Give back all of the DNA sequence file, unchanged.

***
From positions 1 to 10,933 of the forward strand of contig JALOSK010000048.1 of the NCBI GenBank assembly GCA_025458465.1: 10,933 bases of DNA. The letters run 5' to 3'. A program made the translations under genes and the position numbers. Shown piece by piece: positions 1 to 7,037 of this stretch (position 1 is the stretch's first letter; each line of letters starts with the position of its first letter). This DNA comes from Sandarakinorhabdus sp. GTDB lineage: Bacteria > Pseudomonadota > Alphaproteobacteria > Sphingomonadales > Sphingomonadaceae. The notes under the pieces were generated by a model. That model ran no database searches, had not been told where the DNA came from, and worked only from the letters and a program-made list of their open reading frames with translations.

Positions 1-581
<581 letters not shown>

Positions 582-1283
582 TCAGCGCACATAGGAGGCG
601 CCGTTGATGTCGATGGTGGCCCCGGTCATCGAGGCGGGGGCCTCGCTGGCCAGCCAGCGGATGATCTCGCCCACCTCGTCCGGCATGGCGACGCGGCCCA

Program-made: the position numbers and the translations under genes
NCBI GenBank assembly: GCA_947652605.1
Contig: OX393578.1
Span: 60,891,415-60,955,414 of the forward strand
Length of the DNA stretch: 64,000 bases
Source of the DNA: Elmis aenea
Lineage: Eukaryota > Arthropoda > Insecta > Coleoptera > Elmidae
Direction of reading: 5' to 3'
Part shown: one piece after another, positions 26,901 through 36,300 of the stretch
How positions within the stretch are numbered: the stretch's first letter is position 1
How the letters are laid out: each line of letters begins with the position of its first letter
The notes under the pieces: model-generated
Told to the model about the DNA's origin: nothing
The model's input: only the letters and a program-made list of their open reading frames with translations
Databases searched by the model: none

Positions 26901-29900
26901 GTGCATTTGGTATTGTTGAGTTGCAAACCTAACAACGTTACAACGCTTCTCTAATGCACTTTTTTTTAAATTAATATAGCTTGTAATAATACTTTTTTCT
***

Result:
From positions 1 to 10,933 of the forward strand of contig JALOSK010000048.1 of the NCBI GenBank assembly GCA_025458465.1: 10,933 bases of DNA. The letters run 5' to 3'. A program made the translations under genes and the position numbers. Shown piece by piece: positions 1 to 7,037 of this stretch (position 1 is the stretch's first letter; each line of letters starts with the position of its first letter). This DNA comes from Sandarakinorhabdus sp. GTDB lineage: Bacteria > Pseudomonadota > Alphaproteobacteria > Sphingomonadales > Sphingomonadaceae. The notes under the pieces were generated by a model. That model ran no database searches, had not been told where the DNA came from, and worked only from the letters and a program-made list of their open reading frames with translations.

Positions 1-581
<581 letters not shown>

Positions 582-1283
582 TCAGCGCACATAGGAGGCG
601 CCGTTGATGTCGATGGTGGCCCCGGTCATCGAGGCGGGGGCCTCGCTGGCCAGCCAGCGGATGATCTCGCCCACCTCGTCCGGCATGGCGACGCGGCCCA

Program-made: the position numbers and the translations under genes
NCBI GenBank assembly: GCA_947652605.1
Contig: OX393578.1
Span: 60,891,415-60,955,414 of the forward strand
Length of the DNA stretch: 64,000 bases
Source of the DNA: Elmis aenea
Lineage: Eukaryota > Arthropoda > Insecta > Coleoptera > Elmidae
Direction of reading: 5' to 3'
Part shown: one piece after another, positions 26,901 through 36,300 of the stretch
How positions within the stretch are numbered: the stretch's first letter is position 1
How the letters are laid out: each line of letters begins with the position of its first letter
The notes under the pieces: model-generated
Told to the model about the DNA's origin: nothing
The model's input: only the letters and a program-made list of their open reading frames with translations
Databases searched by the model: none

Positions 26901-29900
26901 GTGCATTTGGTATTGTTGAGTTGCAAACCTAACAACGTTACAACGCTTCTCTAATGCACTTTTTTTTAAATTAATATAGCTTGTAATAATACTTTTTTCT